Only white wine with fish
This is probably the most common food and wine matching myth we hear and to be fair, it is grounded on a solid principle. Tannic red wines and white fish react badly together and create an unpleasant metallic taste: very much the same principle as orange juice and brushing your teeth. This means that grape varieties like Cabernet Sauvignon or Shiraz are unlikely to ever be a great match with fish, however that still leaves a huge amount of varieties to choose from. The classic example here is Salmon and Pinot Noir however any red wine with good acidity and low tannin will be a pleasant match. Red wines are particularly well suited to fish if the cooking methods involves roasting or cooking with the skin on. Of course lets not forget rosé wine, which can often offer the best of both worlds.
Just match the flavours
It’s easy to understand why many people assume food and wine matching is simply about mimicking the flavours of the dish in the wine. Although this may sometimes result in a good wine match, the factor which decides that is the structural match: how do the salt, sweet, acid and umami in the food react with the acid, tannin, alcohol and sugar in the wine. For example, if you had a rich, smokey and flavoursome pork belly dish the import thing would be to find a wine with plenty of acidity to cut through the richness and fattiness of the pork belly. A smokey and flavoursome wine may work, but if it doesn’t have that acidity, the dish will seem too rich.
Dessert wines only with desserts
Dessert wines almost always seem to confuse people, if you’re one of those people I strongly recommend you read my blog on the different types of sweet wine. When people do pluck up the courage to try sweet wines, they normally stick to having it with desserts. However there any many great matches to be had with savoury dishes and sweet wine, the classic being Fois Gras and Sauternes. Many sweet wines have high acidity which can cut through fattiness and richness in many terrines or pates. The sweetness can also help to neutralise very spicy foods such as curries.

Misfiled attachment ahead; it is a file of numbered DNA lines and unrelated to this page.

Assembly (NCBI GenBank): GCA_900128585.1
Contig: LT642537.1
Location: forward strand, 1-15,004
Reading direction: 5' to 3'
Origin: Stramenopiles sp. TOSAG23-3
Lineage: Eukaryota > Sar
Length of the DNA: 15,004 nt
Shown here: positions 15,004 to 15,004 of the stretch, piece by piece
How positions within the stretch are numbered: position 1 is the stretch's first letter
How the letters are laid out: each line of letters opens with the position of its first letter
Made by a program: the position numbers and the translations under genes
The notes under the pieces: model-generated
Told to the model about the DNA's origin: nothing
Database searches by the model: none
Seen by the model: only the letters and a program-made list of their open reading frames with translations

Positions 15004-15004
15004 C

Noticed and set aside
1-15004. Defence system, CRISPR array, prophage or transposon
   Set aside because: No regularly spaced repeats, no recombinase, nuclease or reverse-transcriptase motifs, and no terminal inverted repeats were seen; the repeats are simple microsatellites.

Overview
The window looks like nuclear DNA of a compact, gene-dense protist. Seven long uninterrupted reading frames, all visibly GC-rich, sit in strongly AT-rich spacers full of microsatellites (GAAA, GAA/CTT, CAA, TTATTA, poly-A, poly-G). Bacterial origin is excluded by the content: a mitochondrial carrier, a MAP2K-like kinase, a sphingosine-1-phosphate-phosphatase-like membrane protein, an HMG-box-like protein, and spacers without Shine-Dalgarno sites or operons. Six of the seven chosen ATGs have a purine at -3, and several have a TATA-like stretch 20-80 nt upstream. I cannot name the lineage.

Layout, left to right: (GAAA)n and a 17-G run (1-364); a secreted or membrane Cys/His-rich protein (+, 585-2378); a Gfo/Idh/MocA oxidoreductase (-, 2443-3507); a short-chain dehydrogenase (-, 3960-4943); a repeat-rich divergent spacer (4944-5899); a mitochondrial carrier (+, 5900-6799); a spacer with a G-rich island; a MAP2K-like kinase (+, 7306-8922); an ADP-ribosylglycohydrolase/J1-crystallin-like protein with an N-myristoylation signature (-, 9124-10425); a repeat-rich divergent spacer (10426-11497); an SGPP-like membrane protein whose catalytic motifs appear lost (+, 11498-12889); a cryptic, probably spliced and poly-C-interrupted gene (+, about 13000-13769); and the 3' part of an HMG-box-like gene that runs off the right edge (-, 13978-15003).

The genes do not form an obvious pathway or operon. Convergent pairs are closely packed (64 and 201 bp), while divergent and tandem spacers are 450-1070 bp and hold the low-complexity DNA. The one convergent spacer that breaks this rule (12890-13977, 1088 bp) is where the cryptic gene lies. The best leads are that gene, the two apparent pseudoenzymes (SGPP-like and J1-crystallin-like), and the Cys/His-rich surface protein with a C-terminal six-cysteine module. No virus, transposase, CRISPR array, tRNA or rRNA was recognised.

Older is better
This myth is often thought by the snobby and elitist wine crowds or by the super-rich looking to show off. As a wine gets older the fruit character in it tends to fade and is often replaced by more savoury flavours like leather, game or spices. One of my restaurant clients recently served a beautiful Shiraz from 1999 with a beef dish and they matched really well, however this was because the dish was fresh and fruity so it compensated for the lack of fruit in the wine. Alternatively if the dish had been more along the lines of a slow cooked stew, a younger, fresher style of shiraz would have been a better match.
There is a perfect match
The hardest thing with food and wine matching is that it’s a hugely subjective topic. Everyone enjoys varying degrees of sweetness, bitterness, spiciness and sourness and as such, my perfect match for a dish may not be enjoyed by someone else. I am currently designing a matched wine package for one of my restaurant clients and one of the dishes being served is (in my opinion) a perfect match for an off-dry Vouvray. I know that the match will be lovely and that many people will enjoy it. However, I also know that the general public can be a bit wary when it comes to off-dry wines so we may need to have a back up match for that dish. I often find there can be several good matches for a dish and the final decision will come down to how traditional or adventurous you are feeling, the company you are having the meal with and of course, the price you are willing to pay.